A three-part story inspired by Wagner’s classic opera The Ring of the Nibelung. Siegfried, half-god and half-mortal, is a young boy being raised by Mime, one of the last of the dwarf-goblin Nibelungs, in a dark forest with only wolves for friends and family. While his foster parent only wants to live in peace and solitude, Siegfried yearns to discover who his real parents are and live amongst his own kind, not knowing that Odin, father of the Norse gods, has a destiny planned for him: to fight the dragon Fafnir, guardian of the Rheingold.
“The Dawn of Time…”
As far as opening lines go, those four words should give a reader some inkling of what to expect in a book. For an author to lead with that simple phrase might almost seem pretentious, however in works as ambitious as the Siegfried Saga, they only hint at the scope of the thing. Alex Alice’s story is inspired by and based on Richard Wagner’s operatic masterpiece Der Ring des Nibelungen (The Ring of the Nebelung), and words like “epic”, “grandiose”, and “heroic” should fit right into any publisher’s description. What may come as a surprise to some, mainly those completely turned off of this review by my use of the word “operatic”, is that words like “entertaining”, and “witty” are words that I think would be wholly appropriate.
Following the template of any myth worthy of the name, this is the story of Siegfried, orphaned as a baby and given into the care of the Nibelung (think a combination of dwarf and the Skeksis from Jim Henson’s The Dark Crystal) exile Mime’. Growing up under the “care”- yeah, not really the right word here- of Mime’ wasn’t easy for young Siegfried, who spent most of his days at menial labor, being told that he was unwanted by his parents, that they gave him away and were happy to be rid of him.
As he comes of age, Siegfried finds out that his past isn’t quite what he’d been led to believe. Mime’ found the baby in his dying mother’s arms, his father already dead, and that she’d begged the Nibelung to take care of her child with her last breath. With no idea of the reason or circumstances around his parents’ deaths, no hint at his past but a broken sword, the young Siegfried takes his first steps on a path that will lead him across the known world, pit him against a dragon, and gain him the notice of the gods.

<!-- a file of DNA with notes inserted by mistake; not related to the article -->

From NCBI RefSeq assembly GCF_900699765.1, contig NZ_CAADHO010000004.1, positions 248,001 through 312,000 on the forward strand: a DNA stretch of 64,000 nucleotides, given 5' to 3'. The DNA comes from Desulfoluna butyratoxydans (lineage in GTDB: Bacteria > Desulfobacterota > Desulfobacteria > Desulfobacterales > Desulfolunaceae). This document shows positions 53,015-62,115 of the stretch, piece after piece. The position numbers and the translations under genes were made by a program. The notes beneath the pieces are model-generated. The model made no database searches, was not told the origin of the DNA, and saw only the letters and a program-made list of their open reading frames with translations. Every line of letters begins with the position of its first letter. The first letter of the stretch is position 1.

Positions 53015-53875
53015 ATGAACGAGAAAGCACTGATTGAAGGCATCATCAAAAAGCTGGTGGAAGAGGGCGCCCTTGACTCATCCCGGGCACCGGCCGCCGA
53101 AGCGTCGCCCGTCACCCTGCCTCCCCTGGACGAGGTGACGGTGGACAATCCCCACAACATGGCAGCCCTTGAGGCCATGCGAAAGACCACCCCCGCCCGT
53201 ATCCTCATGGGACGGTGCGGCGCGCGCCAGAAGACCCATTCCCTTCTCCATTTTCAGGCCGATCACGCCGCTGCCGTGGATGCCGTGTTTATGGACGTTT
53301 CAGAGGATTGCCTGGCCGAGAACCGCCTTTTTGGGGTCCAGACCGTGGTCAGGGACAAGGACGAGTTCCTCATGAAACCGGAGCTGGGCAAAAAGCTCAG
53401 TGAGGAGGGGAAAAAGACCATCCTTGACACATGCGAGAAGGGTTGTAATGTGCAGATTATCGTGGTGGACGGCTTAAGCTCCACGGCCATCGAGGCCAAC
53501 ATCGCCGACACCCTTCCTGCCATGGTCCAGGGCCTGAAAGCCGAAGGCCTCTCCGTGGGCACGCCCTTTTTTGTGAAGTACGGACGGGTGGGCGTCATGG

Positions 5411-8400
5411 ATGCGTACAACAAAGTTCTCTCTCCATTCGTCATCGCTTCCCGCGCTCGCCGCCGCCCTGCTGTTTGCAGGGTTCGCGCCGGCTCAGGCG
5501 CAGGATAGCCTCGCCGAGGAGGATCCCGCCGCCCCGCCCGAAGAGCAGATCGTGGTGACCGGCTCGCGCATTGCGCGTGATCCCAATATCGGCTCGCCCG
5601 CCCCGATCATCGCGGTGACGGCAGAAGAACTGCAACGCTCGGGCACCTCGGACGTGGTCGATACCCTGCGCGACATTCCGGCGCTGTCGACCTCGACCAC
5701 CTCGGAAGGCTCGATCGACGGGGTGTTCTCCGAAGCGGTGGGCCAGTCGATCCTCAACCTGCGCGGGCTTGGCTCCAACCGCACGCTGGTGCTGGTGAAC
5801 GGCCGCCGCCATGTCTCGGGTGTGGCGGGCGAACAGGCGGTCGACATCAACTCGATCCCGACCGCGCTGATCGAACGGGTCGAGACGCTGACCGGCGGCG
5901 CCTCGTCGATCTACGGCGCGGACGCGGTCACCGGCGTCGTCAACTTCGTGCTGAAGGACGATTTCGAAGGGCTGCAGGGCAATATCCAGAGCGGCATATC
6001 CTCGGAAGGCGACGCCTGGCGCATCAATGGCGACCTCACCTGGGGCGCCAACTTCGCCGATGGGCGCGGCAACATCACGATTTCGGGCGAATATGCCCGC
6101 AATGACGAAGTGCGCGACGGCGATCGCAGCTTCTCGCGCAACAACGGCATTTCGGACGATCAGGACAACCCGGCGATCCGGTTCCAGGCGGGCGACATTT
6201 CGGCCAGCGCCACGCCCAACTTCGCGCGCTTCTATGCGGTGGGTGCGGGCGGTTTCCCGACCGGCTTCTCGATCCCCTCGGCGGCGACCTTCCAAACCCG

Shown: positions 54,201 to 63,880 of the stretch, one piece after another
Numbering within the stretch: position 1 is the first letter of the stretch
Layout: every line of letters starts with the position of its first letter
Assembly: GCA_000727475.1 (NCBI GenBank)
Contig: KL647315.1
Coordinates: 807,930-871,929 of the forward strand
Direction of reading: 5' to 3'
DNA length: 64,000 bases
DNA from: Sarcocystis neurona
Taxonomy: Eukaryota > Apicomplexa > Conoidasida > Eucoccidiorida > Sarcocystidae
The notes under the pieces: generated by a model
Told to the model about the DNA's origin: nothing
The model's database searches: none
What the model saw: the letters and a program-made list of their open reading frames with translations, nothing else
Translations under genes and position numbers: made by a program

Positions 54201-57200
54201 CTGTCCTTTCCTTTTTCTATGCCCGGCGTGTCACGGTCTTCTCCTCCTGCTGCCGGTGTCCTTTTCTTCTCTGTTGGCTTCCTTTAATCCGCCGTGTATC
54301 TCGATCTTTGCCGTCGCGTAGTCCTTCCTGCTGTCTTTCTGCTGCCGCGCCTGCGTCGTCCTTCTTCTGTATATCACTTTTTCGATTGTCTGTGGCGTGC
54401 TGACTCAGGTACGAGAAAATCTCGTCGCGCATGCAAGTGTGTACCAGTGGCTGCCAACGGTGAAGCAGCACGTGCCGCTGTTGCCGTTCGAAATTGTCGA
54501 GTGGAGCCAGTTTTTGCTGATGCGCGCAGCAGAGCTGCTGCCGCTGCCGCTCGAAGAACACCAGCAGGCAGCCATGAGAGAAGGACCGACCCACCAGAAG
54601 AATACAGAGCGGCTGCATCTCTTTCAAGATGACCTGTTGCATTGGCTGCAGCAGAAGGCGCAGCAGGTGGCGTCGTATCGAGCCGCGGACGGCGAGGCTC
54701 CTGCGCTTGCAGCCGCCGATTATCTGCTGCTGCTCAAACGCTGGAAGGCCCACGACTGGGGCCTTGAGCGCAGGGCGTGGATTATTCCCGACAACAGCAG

The “hero’s journey” has been followed for as long as people have told stories around the campfire. It has been aptly defined by Joseph Campbell in his 1949 book “The Hero With a Thousand Faces” as:
A hero ventures forth from the world of common day into a region of supernatural wonder: fabulous forces are there encountered and a decisive victory is won: the hero comes back from this mysterious adventure with the power to bestow boons on his fellow man.
There might be an argument that this simplistic formula has been used and abused, however seeing as this particular story is based heavily in Norse and Viking mythology, I’d say the formula is more than fitting.
Alex Alice set out on this project as the ultimate labor of love, having come to appreciate the original work of Wagner in his youth. He’d always thought that the imagery evoked by the themes of Der Ring des Nibelungen deserved a treatment worthy of Odin (or Wotan). To that end, he set about putting pencil and pen to paper with multiple goals in mind. First, we have the outstanding bit of work that is his three part series of graphic novels, all available now from Boom! Studios, under their Archaia label. Next up is a feature length animated movie which will hopefully be released soon… judging from the many examples of animation cells included in the books the movie will be very much in a classic Disney-esque style.
But the books… I’m going to confess that I’m not much for opera, but I have been a fan of Norse mythology since I got a hold of my first Thor comic at a tender age. The blending of elements from myths of Scandinavia and the Viking cultures introduces the opportunity to bring something new into the familiar themes and characters. Not at all a slave to the source material, Alice is able to pay obvious tribute without leaning too heavily. The important themes and characters are there in all of their glory, but they haven’t been cast in their old traditional molds. All of these themes are written and outstandingly illustrated with a modern sensibility, easily accessible for audiences of all ages and interests.
The Siegfried Saga is an impressive work of graphic art, done in a style that blends classic with contemporary, and follows an equally impressive hero on a quest for his identity. All three hardcover volumes should have a place on any bookshelf worthy of the name- particularly if said bookshelf already holds a copy of Frank Miller’s 300.
Listening to Wagner is optional.
Now, the preview pages… in keeping with the epic scale of Wagner’s original fourteen hour in total operatic masterpiece, I give you a whole LOT of eye candy!